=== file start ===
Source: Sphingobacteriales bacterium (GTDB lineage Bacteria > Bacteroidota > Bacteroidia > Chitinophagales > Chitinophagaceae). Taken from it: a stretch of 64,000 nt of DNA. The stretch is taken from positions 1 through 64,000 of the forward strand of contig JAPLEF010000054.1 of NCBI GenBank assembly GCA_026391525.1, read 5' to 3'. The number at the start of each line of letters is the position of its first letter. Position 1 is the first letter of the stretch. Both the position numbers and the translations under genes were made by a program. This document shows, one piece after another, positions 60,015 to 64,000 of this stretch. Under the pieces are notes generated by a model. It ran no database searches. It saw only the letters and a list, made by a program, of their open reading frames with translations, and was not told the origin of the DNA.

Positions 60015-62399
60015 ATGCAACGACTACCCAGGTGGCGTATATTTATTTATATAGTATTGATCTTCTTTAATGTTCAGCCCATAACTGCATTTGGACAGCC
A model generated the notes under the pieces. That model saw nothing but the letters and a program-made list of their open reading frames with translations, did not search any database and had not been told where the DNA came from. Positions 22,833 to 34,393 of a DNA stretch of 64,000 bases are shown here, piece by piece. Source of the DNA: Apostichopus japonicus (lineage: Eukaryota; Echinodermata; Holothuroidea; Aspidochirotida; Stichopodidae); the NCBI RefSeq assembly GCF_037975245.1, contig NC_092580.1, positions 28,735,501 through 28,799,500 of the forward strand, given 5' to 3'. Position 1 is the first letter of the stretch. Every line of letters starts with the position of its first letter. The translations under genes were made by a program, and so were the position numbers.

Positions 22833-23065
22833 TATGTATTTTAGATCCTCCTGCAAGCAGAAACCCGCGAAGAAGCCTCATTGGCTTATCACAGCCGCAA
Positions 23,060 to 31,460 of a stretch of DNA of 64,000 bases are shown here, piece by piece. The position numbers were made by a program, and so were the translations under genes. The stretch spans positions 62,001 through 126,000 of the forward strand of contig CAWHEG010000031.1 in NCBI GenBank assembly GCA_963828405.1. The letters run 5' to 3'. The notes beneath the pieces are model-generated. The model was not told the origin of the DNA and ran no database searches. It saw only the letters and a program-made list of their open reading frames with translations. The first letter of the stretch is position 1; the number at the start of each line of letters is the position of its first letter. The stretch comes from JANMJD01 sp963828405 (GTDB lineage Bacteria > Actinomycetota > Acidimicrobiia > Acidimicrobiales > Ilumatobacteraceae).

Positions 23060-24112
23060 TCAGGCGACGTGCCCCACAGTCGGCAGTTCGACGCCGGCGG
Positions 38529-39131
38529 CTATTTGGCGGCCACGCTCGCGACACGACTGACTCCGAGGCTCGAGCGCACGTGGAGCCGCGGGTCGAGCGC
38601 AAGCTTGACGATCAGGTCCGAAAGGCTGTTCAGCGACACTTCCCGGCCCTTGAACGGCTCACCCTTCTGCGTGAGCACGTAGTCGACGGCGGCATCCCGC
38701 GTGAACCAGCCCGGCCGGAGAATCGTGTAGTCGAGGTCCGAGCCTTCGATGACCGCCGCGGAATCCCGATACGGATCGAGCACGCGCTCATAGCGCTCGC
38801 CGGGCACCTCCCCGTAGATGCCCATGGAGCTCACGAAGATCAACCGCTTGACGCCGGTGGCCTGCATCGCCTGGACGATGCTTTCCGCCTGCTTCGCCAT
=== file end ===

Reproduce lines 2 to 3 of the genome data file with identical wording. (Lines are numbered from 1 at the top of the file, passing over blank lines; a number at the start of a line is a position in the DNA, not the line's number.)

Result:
Positions 60015-62399
60015 ATGCAACGACTACCCAGGTGGCGTATATTTATTTATATAGTATTGATCTTCTTTAATGTTCAGCCCATAACTGCATTTGGACAGCC